Unpatched Confluence Servers Targeted by Ransomware Gangs
Written by Karolis Liucveikis on
Ransomware gangs are now targeting unpatched Confluence servers. This active targeting is due to a recently disclosed vulnerability that allows the attacker to execute code remotely if properly exploited. Following several proof-of-concept exploits of the vulnerability that were leaked to the public threat actors have jumped at the chance to target unpatched servers.
On June 2, 2022, Atlassian the company behind Confluence servers released a security advisory warning customers that a zero-day vulnerability had been discovered impacting their server and data center products.
The zero-day received the designation CVE-2022-26134 and has been described by Atlassian as,
“Atlassian has been made aware of current active exploitation of a critical severity unauthenticated remote code execution vulnerability in Confluence Data Center and Server. The OGNL injection vulnerability allows an unauthenticated user to execute arbitrary code on a Confluence Server or Data Center instance. All versions of Confluence Server and Data Center prior to the fixed versions listed above are affected by this vulnerability.”
Further, Atlassian stressed the severity of the zero-day as critical, the highest severity rating that the company issues for vulnerabilities found in its products. At the time of the vulnerabilities disclosure, no patch was available to the public.
This was a short-lived problem as the next day the company announced that it had developed and released a patch. Atlassian strongly urges customers to patch their products and provided the following instructions on how best to do so,
“Atlassian recommends that you upgrade to the latest Long Term Support release. For a full description of the latest version, see the Confluence Server and Data Center Release Notes. You can download the latest version from the download centre.”
On June 5, reports began to emerge stating that proof-of-concept code that exploits the now patched vulnerability had been released to the wider public. Andrew Morris, CEO of security firm Grey Noise, tweeted, “Widespread Atlassian Confluence CVE-2022-26134 exploitation, specifically that is *confirmed functional*, has just started.
23 unique IPs so far.” From 23 unique IP addresses seen trying to exploit the vulnerability, it jumped to 211 within an incredibly short timeframe.
Exploit code seen by researchers explained how to create new admin accounts, force DNS requests, gather information, and generate reverse shells along with code that could be used to take advantage of the vulnerability.
Initial attacks would look to compromise the unpatched server but given the severity of the vulnerability, data theft is more than possible. Further, malware could be dropped onto compromised servers, including ransomware.
Ransomware Targeting Unpatched Servers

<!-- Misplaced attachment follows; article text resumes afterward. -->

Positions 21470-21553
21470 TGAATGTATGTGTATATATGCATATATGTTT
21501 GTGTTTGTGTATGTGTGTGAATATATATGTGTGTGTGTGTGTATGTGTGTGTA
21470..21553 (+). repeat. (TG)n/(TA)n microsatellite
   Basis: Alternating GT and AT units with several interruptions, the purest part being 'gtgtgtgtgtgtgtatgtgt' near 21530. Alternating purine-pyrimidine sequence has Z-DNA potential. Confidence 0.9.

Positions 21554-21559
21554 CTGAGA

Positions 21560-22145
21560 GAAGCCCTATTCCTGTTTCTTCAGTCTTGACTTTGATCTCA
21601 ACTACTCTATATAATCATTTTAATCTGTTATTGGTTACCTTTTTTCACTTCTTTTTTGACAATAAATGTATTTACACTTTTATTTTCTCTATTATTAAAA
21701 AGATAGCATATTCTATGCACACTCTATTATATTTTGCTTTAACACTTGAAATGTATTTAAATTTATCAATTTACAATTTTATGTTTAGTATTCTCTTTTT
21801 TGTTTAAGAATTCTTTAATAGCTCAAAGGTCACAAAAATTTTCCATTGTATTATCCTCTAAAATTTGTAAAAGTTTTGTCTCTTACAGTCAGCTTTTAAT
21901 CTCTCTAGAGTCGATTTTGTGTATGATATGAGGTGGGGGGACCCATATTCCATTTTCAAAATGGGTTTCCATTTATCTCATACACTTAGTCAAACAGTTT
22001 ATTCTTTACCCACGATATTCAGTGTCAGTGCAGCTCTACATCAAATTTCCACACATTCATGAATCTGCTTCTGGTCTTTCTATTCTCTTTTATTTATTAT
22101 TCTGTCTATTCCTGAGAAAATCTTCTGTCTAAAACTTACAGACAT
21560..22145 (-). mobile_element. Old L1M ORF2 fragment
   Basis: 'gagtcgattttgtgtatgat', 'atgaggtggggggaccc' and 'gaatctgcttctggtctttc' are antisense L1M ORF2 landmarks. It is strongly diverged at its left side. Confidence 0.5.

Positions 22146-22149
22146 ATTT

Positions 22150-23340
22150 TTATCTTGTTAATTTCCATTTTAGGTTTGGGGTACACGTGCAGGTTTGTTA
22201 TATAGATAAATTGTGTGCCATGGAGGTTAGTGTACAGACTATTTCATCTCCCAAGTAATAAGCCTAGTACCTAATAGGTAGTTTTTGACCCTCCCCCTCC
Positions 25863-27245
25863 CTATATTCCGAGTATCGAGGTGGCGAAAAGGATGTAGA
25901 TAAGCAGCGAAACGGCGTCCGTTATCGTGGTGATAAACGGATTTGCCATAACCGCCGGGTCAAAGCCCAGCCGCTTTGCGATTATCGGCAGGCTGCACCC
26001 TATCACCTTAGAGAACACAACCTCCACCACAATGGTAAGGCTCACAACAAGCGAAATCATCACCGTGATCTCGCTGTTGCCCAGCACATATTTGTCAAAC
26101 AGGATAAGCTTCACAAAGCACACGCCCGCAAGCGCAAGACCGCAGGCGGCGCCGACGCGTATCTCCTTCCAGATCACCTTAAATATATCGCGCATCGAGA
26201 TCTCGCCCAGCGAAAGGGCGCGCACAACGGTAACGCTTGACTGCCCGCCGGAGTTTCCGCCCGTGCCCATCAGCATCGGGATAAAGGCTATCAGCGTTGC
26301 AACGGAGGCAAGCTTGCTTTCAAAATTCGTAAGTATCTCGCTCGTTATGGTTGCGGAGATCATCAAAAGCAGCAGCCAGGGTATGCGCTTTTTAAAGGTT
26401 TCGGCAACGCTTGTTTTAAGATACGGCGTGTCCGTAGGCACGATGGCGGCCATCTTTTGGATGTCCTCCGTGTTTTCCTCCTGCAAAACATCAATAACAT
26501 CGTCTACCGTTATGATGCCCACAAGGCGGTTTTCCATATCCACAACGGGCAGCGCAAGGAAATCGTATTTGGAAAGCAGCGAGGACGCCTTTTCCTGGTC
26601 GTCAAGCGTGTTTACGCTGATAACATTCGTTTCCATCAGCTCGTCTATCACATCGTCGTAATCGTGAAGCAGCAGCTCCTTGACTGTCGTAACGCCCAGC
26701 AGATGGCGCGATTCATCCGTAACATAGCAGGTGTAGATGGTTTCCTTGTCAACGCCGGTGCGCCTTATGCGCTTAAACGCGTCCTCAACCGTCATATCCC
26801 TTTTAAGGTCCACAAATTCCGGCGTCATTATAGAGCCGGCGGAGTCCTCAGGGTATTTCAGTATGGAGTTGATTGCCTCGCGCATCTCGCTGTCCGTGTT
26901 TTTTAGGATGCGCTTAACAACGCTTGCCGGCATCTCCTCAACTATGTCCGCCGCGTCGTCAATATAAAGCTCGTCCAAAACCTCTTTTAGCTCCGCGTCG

Fears of ransomware gangs looking to take advantage of the vulnerability would prove to be well-founded. Along with various botnets and malicious cryptomining operations, security researchers have discovered Cerber and AvosLocker ransomware gangs have been attempting to take advantage of the above-mentioned vulnerability.
AvosLocker was discovered in the middle of 2021 by security firm Cyble, who noted that the ransomware infects Windows machines to encrypt document files of the victim and asks for ransom as part of its extortion program, typical ransomware behavior.
AvosLocker appends the encrypted files with the extension .avos and forces victims to pay ransom for the decryption tool for recovering their data. Researchers discovered that the AvosLocker ransomware gang uses spam email campaigns or distrustful advertisements as the primary delivery mechanisms.
As for the malware’s encryption routine, it uses a customized Advanced Encryption Standard (AES) with a block size of 256 to encrypt the data.
Researchers also discovered that the ransomware is actively being upgraded to be offered as a Ransomware-as-a-Service package along with the ransomware being converted to a package with a console for easier use by potential affiliates.
Cerber’s history is a little more cloaked in Shadow. In 2016 when ransomware was beginning to gain a lot of traction within the cyber criminal community Cerber quickly emerged to be a prominent player. By 2019, Cerber activity had all but ceased. Then in December 2021, Cerber would make a dramatic comeback.
The new and improved Cerber featured encryption modules that could target both Windows and Linux machines. What more is that the new Cerber was actively targeting Confluence servers, vulnerability CVE-2021-26084 along with a vulnerability discovered in the popular code repository GitHub.
During this attack, the ransomware’s operators were demanding between 1000 and 3000 USD. Researchers also noted how Cerber would not target countries that made up the old Soviet block.
This is a common tactic for Russian-speaking malware developers so as not to draw the ire of Russian law enforcement.
This is yet another reminder to network admins and the public at large to regularly keep software and hardware up to date.
While the above-mentioned vulnerability was disclosed without a patch available, a patch was made available in a short period protecting consumers from having their servers compromised.
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